The theory was that if mothers are only useful for their ability to provide nourishment (as some evolutionary psychologists would have had us believe), then the monkeys would have no reason to hang around the cloth mother. What they found of course, is that the baby monkeys would spend all their time on the cloth mother seeking what Harlow called 'contact comfort', only hopping over to the wire mother for a brief bite to eat and a drink. We're talking 23 hours of the day were spent with the cloth mothers on average.

Now this type of experiment has been replicated many times in various formats and the implications are clear. For most mammalian infants (humans included), a 'safe haven'; something that provides living shelter and contact comfort is actually MORE desirable than nourishment. This isn't all that surprising really. Again, we refer to Abraham Maslow's hierarchy of needs. In the hierarchy, shelter and security of the body is listed as one of the most important needs for a person to grow and develop. Maslow tells us that without the fulfilment of our primary needs (food and shelter being key among these), and without a sense of love and belonging, we can't possibly flourish, but instead seek to secure those things.

“Our success as humans often depends on whether we have faith in those around us to support us in times of stress and trouble.”

Bowlby expanded on these ideas in his development of the 'safe haven'. Drawing on these ideas above while observing parent/child relationships, he determined that one of the key influences on our attachment style was the availability of a safe haven that we can turn to in times of stress, threat and distress.

For humans, this means that if our primary caregivers lacked this ability to provide 'contact comfort' and other forms of security, our ability to grow and develop will be stunted. Moreover, we will lack a 'safe haven' to turn to in times of fear and distress which will leave us seeking other methods of coping. Perhaps you can see how this would feed into our attachment style profiles:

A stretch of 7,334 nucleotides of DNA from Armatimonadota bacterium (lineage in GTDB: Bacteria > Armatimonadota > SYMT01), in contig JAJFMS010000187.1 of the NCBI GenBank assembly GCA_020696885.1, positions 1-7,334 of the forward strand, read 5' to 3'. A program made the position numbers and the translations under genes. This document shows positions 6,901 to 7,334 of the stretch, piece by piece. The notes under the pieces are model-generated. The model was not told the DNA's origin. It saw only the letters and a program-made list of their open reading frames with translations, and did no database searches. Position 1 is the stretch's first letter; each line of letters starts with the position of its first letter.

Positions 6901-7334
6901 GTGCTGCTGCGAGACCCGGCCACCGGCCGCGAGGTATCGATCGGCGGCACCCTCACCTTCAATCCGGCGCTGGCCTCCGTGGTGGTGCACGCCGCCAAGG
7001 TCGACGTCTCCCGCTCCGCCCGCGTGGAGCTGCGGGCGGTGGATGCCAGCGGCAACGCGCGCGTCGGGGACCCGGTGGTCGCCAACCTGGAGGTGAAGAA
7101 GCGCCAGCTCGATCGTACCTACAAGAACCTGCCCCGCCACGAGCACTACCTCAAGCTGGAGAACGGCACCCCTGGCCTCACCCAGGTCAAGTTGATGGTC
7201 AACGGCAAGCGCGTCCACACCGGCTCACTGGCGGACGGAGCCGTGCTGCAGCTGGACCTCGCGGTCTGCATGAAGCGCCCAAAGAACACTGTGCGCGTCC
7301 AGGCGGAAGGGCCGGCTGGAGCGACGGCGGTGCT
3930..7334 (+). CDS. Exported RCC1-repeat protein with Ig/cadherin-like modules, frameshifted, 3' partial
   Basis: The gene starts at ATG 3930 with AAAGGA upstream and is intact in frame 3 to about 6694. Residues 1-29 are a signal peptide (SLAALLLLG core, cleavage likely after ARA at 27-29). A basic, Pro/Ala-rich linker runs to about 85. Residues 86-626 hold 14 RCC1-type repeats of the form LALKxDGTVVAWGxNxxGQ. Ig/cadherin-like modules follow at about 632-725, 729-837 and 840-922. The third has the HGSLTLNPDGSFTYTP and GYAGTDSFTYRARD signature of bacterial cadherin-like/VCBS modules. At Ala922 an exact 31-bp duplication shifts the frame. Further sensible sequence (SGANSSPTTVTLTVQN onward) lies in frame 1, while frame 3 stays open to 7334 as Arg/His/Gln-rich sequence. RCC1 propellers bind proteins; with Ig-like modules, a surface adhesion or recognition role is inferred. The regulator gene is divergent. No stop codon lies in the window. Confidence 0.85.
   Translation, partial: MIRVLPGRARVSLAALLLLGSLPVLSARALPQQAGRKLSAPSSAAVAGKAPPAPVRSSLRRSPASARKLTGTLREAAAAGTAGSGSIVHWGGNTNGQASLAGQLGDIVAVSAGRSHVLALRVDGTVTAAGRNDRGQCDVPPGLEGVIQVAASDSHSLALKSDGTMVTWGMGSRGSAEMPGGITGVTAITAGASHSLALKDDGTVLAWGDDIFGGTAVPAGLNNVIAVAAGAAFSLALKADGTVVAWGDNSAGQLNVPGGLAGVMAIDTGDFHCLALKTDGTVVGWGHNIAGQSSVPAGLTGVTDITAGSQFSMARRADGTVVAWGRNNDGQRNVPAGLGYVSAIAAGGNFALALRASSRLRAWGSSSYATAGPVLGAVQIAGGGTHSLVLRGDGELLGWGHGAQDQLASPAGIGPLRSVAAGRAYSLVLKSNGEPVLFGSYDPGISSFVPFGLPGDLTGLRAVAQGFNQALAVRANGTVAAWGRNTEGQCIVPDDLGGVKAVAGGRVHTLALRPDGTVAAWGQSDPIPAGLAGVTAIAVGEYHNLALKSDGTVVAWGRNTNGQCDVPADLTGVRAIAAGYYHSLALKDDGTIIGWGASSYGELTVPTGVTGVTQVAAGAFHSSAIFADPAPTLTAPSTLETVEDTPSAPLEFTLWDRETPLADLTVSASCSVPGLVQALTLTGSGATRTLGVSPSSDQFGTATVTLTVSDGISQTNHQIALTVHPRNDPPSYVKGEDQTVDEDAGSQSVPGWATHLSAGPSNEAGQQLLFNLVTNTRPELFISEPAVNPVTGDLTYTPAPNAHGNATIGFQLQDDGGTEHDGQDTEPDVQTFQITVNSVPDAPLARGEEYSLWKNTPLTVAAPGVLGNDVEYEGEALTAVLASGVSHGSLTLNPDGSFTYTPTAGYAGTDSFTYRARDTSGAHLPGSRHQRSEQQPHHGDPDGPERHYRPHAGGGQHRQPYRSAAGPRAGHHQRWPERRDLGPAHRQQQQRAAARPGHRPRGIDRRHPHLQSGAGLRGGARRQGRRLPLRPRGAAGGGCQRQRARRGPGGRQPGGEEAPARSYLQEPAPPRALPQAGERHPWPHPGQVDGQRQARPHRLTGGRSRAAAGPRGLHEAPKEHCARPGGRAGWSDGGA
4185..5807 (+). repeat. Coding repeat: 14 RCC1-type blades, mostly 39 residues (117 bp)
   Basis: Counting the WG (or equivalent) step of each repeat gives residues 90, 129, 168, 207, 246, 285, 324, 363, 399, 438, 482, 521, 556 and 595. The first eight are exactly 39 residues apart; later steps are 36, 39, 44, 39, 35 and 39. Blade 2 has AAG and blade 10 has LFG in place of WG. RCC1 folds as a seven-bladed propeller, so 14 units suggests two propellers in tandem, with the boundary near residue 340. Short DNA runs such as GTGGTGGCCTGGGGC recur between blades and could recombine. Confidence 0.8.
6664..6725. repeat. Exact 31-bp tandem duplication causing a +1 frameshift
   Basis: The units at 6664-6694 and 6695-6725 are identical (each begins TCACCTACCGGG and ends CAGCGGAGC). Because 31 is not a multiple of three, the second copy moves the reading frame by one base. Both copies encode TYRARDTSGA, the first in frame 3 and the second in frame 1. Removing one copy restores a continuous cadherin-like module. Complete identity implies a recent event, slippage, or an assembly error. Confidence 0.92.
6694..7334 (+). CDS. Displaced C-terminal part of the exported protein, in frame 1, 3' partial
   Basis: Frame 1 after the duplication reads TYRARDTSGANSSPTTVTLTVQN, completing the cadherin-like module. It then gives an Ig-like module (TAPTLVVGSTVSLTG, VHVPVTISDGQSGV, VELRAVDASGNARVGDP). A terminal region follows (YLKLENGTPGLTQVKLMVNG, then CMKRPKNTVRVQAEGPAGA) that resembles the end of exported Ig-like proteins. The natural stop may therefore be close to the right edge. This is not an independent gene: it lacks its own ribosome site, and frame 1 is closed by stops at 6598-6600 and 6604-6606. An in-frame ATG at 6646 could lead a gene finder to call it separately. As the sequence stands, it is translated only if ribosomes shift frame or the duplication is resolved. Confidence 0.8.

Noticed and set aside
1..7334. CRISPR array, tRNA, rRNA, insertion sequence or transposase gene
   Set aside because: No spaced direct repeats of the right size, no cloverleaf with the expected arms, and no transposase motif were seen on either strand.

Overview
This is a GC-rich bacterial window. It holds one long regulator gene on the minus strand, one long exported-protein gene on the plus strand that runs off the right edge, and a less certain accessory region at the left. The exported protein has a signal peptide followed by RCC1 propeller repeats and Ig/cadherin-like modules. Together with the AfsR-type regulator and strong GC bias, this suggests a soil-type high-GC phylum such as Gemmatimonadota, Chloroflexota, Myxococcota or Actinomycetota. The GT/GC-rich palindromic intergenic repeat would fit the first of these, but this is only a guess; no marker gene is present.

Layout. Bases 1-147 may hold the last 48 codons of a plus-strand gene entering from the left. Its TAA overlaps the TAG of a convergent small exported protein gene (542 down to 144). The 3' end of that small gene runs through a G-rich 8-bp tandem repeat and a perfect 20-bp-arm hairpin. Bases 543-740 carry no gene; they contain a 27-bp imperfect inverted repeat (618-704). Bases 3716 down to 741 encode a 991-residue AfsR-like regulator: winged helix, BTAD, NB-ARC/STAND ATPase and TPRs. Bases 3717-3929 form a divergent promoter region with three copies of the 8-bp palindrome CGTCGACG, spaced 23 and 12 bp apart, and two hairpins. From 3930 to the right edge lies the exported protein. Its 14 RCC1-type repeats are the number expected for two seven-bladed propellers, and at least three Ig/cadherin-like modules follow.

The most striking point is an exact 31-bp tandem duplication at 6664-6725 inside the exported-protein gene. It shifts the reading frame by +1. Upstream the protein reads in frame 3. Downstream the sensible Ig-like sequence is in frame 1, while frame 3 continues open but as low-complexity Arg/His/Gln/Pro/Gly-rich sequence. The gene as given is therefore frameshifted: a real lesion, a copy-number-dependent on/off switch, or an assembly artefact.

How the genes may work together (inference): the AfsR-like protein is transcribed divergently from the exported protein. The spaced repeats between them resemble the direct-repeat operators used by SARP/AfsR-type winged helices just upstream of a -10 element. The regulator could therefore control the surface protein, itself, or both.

Securely attached people however understand that benefit of turning to others in times of stress and do so, but trust in people enough not to constantly seek them out. If you can't trust in others to support you in times of need, then as Maslow tells us, we are almost powerless to achieve our maximum personal growth. In addition, we will constantly be either desperately seeking our haven (and in doing so, pushing others away), or we'll shoulder our burdens too often and likely crumble under the weight.

Thus, without a secure base of love and knowing we are loveable, and without a safe haven to turn to in times of stress, our capacity for growth is stunted. We spend our time instead seeking these things in those around us, with strategies that cause more harm than good.

I do not want to have you
To fill the empty parts of me
I want to be full on my own
I want to be so complete
I could light a whole city
And then
I want to have you
Cause the two of us together
Would set it on fire

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Dorian Minors

I mostly do brain science. Sometimes I train honeybees. I promise they're related. I made this site because there's no reason why scholars should be the only ones to own knowledge. My special interests are interpersonal relationships, the science of community, spirituality and the brain, and the neural basis of complex behaviour. I hope this stuff is as interesting to you as it is to me. You can find out more about me here.